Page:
Will Gen Z moderation negatively impact future alcoholic beverage sales?

October 13, 2023
By Melissa Parker

Recent IWSR data reveals a significant proportion of LDA Gen Z are avoiding alcohol entirely, although this trend varies between regions.

The relationship between alcohol and younger Gen Z consumers of legal drinking age is evolving significantly differently than older generations. They are showing a growing trend of moderation, experimentation with new alcohol categories, and a shift away from traditional, high-volume alcohol options.

Ongoing consumer tracking data from IWSR reveals that, in specific key markets, a substantial portion of younger legal-drinking-aged consumers are now opting to abstain from alcohol altogether, although there are notable variations between different countries.

Among the 15 key markets examined (Australia, Brazil, Canada, China, France, Germany, India, Italy, Japan, Mexico, South Africa, Spain, Taiwan, UK, US), Japan stands out with the highest level of abstention among Generation Z (aged 18-26) consumers, with 63% reporting that they haven’t consumed alcohol in the past six months. This is followed by the US at 54% and Canada at 44%.

In all three cases, rates of abstention among Generation Z consumers surpass those of the total adult population in their respective markets, although Generation Z is underrepresented in the US and Canada due to higher legal drinking age requirements.

Richard Halstead, COO Consumer Research at IWSR, said, “A surprisingly large portion of younger legal drinking age communities are now choosing to abstain from alcohol altogether. This is particularly evident in Japan and North America, but the trend of moderation is also gaining ground in other markets across Europe, Asia, and Australasia.”

Meanwhile, Generation Z consumers who do partake in the alcohol beverage category are changing the way they engage with alcohol. They are notably underrepresented in conventional, high-volume categories like beer and wine and are overrepresented in ready-to-drink cocktails (especially in the US and Canada), cocktails based on white spirits, liqueurs (especially in Spain), and aperitifs.

IWSR’s consumer tracking also reveals that younger adult drinkers are now the driving force behind cocktail culture in markets with high cocktail consumption rates, such as India, Mexico, South Africa, Brazil, the US and Italy.

In contrast to Millennials, who tend to experiment with whiskey-based mixology, Generation Z consumers currently exhibit a stronger preference for cocktails based on white spirits.

Despite these global trends, Generation Z preferences are influenced by regional and market-specific factors.

In the US and Canada, Generation Z is underrepresented due to higher legal drinking age requirements and lower participation in alcohol consumption. However, in both markets, Generation Z has been buying less alcohol in terms of volume, but they claim to spend more when making a purchase.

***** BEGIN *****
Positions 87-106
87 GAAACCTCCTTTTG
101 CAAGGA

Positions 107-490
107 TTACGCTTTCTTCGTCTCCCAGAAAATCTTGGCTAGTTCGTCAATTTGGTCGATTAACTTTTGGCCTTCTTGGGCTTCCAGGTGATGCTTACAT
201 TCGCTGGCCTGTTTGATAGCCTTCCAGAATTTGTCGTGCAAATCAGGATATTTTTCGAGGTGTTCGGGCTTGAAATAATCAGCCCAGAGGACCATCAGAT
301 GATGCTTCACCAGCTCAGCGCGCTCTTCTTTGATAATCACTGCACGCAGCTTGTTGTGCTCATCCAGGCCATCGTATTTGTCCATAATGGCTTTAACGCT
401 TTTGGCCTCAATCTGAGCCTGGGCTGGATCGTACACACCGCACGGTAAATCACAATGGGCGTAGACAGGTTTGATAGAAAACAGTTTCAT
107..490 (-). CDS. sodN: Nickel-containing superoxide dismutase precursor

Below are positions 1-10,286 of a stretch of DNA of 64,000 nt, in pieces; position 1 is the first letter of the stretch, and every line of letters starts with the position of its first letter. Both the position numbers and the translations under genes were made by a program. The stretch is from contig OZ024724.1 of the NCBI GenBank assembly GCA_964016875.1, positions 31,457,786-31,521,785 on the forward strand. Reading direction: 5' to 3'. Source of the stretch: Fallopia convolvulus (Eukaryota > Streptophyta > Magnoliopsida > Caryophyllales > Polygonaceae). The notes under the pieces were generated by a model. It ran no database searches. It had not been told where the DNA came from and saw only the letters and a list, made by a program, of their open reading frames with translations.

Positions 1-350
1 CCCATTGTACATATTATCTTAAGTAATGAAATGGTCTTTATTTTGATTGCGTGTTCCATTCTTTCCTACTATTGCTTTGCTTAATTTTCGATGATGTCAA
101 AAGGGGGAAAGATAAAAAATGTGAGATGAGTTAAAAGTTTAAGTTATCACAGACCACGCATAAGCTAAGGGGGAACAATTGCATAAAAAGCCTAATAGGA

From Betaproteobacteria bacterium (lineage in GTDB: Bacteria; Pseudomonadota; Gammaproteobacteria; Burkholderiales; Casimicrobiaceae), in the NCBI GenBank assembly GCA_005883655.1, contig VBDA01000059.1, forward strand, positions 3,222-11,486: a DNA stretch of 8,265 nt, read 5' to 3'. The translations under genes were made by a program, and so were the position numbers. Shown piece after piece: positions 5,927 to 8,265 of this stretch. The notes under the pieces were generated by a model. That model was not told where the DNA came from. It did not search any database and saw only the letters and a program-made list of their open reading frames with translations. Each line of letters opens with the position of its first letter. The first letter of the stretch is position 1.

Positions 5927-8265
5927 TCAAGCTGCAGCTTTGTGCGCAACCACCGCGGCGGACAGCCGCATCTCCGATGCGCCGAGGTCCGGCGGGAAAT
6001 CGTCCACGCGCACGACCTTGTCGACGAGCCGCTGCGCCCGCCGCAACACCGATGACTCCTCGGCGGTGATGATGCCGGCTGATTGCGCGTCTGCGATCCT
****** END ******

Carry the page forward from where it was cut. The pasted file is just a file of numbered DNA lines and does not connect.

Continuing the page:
In Europe, trends vary, but significant markets generally show reduced volume momentum for Generation Z consumers, with increased spending noted in France, Germany, and Italy. Spain remains neutral, and the UK reports decreased spending. In the UK, the only positive movement is seen in up-tempo social drinks, such as Champagne and vodka. Other trends include trading up to sparkling wine in France and Germany and isolated growth areas like beer in Germany and ready-to-drinks in France.

In Asia, Generation Z behaviour is more aligned with the overall markets, with increased volume and spending in China, India, and Taiwan. In China, Generation Z consumers consume more beer, plum wine, huangjiu (rice wine), grape-based wine, and US whiskey, though they show signs of moving away from the baijiu category. Spending is up, except for beer, where it remains stable.

Richard Halstead notes, “It’s important to recognize that it’s still early days for Generation Z drinkers in the alcoholic beverage market, and continuous monitoring of their behaviour is necessary to observe how their preferences evolve. However, some of their behaviours, such as reduced alcohol consumption, a preference for cocktails and premium beverages, are also evident in the preceding generation known as Millennials (aged from their late 20s to early 40s).”

In broad terms, this suggests that the beverage alcohol industry is likely to rely more on premium, must-have beverages, including those with low or zero alcohol content, presented in memorable settings and packaging. As a result, beverage alcohol businesses may find it increasingly challenging to achieve commercial success with low-value, mass-market products unless they are the lowest-cost producers and/or have a strong presence with older, established audiences.

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